Baseball is home to some of the longest droughts in sports. The Minnesota Twins haven’t won a playoff game since 2004. The Cleveland Guardians have gone through more name changes than World Series trophy ceremonies since 1948.
Topping it all off is the most notorious dry spell in all of MLB — the wait for the Texas Rangers to host a Pride Night. The Rangers this season are once again the only MLB team to not have such a night.
In light of this obstinacy, several current and former Rangers employees, some of whom are LGBTQ, spoke out about how it feels to work for the team and the picture they painted was pretty harrowing.
Sprinkled throughout a feature by The Athletic’s Brittany Ghiroli (link behind a paywall), Rangers workers testified about how the team’s obstinate stand against Pride has led to disillusionment within the organization.
“I grew up here, a die-hard Rangers fan,” said one employee who requested anonymity, “When I started working here, it was a dream job. But it’s pretty shitty that it’s an organization over the last few years that has done or said things, or not done or said things, that not only do I not agree with or not reflect who I want to be as a person, but it’s bordering on being disgusting.”
It’s one thing to go from a “dream job” working for your favorite baseball team to having it feel like a regular 9-to-5 office gig. But it’s quite another to have your feelings about this “dream job” degrade all the way to “bordering on being disgusting.”
If this person is any indication, the Rangers’ blanket dismissal of Pride — and by extension, their LGBTQ fans — runs so profoundly against some of their employees’ values that those same employees are questioning their decision to work for the team in the first place.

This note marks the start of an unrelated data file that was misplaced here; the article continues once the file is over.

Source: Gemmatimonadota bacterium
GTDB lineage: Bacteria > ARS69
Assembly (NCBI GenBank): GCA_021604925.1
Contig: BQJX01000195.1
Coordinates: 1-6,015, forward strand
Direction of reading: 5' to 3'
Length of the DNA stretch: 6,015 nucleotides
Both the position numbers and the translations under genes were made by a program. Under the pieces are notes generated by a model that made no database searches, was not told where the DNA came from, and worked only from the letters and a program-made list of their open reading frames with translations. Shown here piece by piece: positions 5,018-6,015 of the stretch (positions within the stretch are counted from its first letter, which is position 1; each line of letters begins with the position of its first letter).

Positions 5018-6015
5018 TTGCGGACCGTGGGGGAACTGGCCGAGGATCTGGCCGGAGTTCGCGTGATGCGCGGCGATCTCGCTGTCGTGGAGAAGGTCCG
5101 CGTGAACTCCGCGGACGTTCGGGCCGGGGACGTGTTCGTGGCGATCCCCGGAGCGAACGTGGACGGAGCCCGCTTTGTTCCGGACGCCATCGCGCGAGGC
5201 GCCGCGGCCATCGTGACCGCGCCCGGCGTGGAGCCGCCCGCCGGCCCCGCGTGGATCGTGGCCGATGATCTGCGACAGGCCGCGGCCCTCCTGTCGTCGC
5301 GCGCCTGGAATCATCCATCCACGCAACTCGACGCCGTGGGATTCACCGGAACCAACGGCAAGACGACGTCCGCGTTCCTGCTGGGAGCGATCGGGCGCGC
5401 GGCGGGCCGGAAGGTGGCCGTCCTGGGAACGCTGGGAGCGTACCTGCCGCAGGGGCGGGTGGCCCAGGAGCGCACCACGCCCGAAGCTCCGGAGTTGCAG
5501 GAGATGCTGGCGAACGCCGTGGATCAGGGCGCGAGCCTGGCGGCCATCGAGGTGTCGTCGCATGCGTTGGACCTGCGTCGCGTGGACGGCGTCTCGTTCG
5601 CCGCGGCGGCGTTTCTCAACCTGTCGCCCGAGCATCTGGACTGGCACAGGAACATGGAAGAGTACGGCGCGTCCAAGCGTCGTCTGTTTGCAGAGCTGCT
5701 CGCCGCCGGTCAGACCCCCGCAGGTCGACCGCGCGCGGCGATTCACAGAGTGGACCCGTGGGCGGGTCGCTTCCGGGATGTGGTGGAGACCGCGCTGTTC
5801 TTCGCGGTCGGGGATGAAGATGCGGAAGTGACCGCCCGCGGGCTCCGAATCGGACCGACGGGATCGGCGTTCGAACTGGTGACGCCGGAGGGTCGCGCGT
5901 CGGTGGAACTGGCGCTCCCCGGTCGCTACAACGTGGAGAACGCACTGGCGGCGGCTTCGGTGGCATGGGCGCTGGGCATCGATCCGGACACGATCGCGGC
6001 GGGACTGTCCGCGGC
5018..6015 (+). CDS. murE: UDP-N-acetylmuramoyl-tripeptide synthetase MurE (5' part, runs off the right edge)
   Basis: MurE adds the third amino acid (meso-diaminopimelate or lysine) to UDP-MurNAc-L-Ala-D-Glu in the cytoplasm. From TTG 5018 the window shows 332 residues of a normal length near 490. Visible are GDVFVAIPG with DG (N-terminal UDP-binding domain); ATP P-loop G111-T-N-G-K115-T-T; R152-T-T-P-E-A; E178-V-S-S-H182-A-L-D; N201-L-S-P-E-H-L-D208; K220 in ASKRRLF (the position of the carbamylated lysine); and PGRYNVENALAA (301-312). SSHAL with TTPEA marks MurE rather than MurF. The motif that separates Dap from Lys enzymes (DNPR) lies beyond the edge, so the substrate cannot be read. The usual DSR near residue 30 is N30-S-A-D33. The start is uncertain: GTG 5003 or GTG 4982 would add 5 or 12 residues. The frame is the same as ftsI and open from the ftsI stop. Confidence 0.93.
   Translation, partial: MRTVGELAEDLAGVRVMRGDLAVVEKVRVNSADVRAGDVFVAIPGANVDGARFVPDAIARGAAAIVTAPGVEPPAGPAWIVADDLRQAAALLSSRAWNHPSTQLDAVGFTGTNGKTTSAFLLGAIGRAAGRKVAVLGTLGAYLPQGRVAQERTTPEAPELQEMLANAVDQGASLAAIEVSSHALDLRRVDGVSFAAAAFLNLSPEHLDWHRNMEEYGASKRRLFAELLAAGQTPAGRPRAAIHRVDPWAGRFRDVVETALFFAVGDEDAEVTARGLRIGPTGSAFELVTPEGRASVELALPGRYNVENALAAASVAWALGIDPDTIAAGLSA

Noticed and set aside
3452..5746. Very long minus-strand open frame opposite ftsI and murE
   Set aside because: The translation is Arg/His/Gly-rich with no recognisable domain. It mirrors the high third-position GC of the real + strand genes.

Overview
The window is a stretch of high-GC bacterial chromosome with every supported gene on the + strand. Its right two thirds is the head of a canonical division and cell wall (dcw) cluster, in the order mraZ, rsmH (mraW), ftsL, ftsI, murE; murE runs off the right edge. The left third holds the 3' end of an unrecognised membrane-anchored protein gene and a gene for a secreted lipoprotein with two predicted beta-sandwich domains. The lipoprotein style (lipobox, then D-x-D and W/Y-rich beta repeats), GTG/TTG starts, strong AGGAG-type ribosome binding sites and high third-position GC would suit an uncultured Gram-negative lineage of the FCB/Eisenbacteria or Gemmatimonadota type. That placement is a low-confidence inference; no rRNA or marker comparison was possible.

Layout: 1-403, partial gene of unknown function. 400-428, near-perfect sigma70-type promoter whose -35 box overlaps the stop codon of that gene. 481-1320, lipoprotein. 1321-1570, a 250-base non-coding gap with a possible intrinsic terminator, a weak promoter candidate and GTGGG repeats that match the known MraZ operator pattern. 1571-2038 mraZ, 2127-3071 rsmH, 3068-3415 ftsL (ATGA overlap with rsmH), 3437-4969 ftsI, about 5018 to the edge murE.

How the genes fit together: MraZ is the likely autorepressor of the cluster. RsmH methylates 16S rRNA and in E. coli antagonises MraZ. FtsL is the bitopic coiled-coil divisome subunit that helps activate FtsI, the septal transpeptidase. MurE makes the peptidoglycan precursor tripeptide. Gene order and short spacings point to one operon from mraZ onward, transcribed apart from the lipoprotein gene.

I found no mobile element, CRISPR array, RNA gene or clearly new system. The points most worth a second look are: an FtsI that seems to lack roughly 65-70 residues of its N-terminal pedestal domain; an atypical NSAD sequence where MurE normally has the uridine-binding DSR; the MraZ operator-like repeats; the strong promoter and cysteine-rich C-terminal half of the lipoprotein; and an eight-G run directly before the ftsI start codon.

It also says something about the culture the team has created that every current employee who spoke to Ghiroli asked for anonymity in order to speak honestly about the Rangers without fear of reprisal.
As has been noted before, there are numerous people working for the Rangers front office who want to see the team host a Pride event, but there’s also a widespread belief that someone high up the ownership ranks is blocking it.
Another gay current employee explained, “When you have someone so opposed at the top, it creates this spillover effect that, even though most of the organization I think wants it to happen, or at least isn’t vehemently opposed to it, it’s just this dark cloud that’s signifying it’s OK to treat this group of people like shit.”
It seems that sending a message like “it’s OK to treat this group of people like shit” to both your employees and your customers is bad policy. And even worse humanity.
To underscore that, the Rangers’ problematic approach to the LGBTQ community goes beyond just a refusal to host Pride Night. In her report, Ghiroli noted that a “former employee who worked on the fan experience side of things” confessed that some of her LGBTQ co-workers were fearful of speaking honestly about their sexuality in the office.
Rangers beat writer Alex Plinck, who came out as gay in 2020, has frequently noted that his interactions with Rangers players and front office staffers have been positive.
But while addressing the topic of the team’s owners and their relationship to our community, he said, “If someone asked me if ownership is homophobic, I would say they haven’t blatantly said anything but their actions say otherwise. There’s no other reason they wouldn’t [have a Pride Night]. It’s murky, right? I can’t say they are [homophobic] but what other reason would you have not to?”
Given that there are several people employed by the Rangers who are in favor of hosting a Pride Night, it’s understandable to hope that this would build the kind of momentum that would eventually lead to the team scheduling one.
However, the experiences of these Rangers workers and former employees indicates that such a day might be farther off than we’d like to believe. There’s something about the culture of the team’s front office that needs to change first.
Unfortunately, it’s also likely that kind of change is not going to happen until that unnamed high ranking executive who’s dead set against LGBTQ Pride leaves the team for good.
In the meantime, no matter how good the team on the field plays, when it comes to acknowledging the humanity of our community, the Rangers drought will continue.